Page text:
Journal of Emergencies, Trauma, and Shock
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ORIGINAL ARTICLE
Year : 2009  |  Volume : 2  |  Issue : 2  |  Page : 73-79

Evaluating the validity of multiple imputation for missing physiological data in the national trauma data bank


1 Department of Epidemiology and Biostatistics. McGill University, Montreal, Quebec, Canada
2 Unité de Traumatologie-Urgence-Soins Intensifs, Centre de recherche du CHA (Hôpital de l'Enfant-Jésus), Université Laval, Quebec City, Quebec, Canada
3 Unité de Traumatologie-Urgence-Soins Intensifs, Centre de recherche du CHA (Hôpital de l'Enfant-Jésus), Université Laval, Quebec City, Quebec; Département d'Anesthésie, Division de Soins Intensifs, Université Laval, Quebec City, Quebec, Canada

Correspondence Address:
Lynne Moore
Department of Epidemiology and Biostatistics. McGill University, Montreal, Quebec
Canada
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Source of Support: None, Conflict of Interest: None


DOI: 10.4103/0974-2700.44774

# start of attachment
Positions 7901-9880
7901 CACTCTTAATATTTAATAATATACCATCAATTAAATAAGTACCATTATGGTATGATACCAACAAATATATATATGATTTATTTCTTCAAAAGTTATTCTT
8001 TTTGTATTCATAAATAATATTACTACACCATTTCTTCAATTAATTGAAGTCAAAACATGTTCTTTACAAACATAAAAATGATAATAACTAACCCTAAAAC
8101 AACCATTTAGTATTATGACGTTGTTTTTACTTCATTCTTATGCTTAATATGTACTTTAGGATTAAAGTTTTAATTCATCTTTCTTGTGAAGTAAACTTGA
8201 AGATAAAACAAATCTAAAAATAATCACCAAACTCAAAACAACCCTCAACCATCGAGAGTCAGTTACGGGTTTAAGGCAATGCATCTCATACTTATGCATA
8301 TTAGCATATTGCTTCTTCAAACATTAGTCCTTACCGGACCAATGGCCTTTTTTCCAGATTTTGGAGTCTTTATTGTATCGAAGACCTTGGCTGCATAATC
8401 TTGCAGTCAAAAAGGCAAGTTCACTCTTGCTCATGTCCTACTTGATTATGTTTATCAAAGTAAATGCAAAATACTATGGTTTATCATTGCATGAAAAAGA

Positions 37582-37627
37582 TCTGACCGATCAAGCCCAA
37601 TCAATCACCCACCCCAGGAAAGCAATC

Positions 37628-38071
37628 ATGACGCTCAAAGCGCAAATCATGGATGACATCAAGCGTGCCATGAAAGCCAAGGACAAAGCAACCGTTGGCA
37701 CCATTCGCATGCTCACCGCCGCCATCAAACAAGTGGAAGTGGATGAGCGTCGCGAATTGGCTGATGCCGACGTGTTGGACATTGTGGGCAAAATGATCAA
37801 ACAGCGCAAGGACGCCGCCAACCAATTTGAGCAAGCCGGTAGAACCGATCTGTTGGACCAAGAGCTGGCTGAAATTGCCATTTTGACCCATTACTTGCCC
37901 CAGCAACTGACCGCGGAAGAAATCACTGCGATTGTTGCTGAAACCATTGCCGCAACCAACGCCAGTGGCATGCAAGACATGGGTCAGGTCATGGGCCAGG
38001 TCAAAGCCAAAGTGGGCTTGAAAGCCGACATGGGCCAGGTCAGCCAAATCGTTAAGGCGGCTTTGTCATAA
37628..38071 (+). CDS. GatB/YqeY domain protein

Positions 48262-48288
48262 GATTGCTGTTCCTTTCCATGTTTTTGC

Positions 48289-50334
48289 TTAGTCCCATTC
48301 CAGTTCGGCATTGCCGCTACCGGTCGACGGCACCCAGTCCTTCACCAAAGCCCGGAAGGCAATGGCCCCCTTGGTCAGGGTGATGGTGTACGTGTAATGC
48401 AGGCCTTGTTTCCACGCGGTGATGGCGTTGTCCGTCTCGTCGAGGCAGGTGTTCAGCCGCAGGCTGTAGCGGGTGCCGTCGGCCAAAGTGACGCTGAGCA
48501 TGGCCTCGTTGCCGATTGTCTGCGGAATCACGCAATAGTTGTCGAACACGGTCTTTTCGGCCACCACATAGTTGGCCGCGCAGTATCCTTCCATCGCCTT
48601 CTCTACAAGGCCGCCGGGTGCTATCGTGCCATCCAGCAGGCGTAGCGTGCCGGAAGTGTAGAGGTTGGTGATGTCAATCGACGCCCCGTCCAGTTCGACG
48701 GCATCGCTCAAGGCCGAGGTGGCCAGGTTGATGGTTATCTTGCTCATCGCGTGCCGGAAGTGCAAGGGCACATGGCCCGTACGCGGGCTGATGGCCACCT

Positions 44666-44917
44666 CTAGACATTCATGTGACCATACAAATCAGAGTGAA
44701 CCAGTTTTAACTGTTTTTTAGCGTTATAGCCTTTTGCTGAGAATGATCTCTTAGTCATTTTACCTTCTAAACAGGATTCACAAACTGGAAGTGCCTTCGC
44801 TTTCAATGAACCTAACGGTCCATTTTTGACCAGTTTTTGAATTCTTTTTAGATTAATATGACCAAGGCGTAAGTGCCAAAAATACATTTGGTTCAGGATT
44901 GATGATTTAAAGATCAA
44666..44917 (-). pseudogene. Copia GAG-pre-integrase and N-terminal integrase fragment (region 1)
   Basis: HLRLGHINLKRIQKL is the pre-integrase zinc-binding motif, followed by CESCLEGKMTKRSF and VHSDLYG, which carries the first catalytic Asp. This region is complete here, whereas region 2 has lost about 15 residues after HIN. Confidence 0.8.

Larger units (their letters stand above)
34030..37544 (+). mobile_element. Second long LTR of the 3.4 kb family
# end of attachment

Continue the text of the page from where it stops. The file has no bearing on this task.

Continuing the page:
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Background: The National Trauma Data Bank (NTDB) is plagued by the problem of missing physiological data. The Glasgow Coma Scale score, Respiratory Rate and Systolic Blood Pressure are an essential part of risk adjustment strategies for trauma system evaluation and clinical research. Missing data on these variables may compromise the feasibility and the validity of trauma group comparisons. Aims: To evaluate the validity of Multiple Imputation (MI) for completing missing physiological data in the National Trauma Data Bank (NTDB), by assessing the impact of MI on 1) frequency distributions, 2) associations with mortality, and 3) risk adjustment. Methods: Analyses were based on 170,956 NTDB observations with complete physiological data (observed data set). Missing physiological data were artificially imposed on this data set and then imputed using MI (MI data set). To assess the impact of MI on risk adjustment, 100 pairs of hospitals were randomly selected with replacement and compared using adjusted Odds Ratios (OR) of mortality. OR generated by the observed data set were then compared to those generated by the MI data set. Results: Frequency distributions and associations with mortality were preserved following MI. The median absolute difference between adjusted OR of mortality generated by the observed data set and by the MI data set was 3.6% (inter-quartile range: 2.4%-6.1%). Conclusions: This study suggests that, provided it is implemented with care, MI of missing physiological data in the NTDB leads to valid frequency distributions, preserves associations with mortality, and does not compromise risk adjustment in inter-hospital comparisons of mortality.


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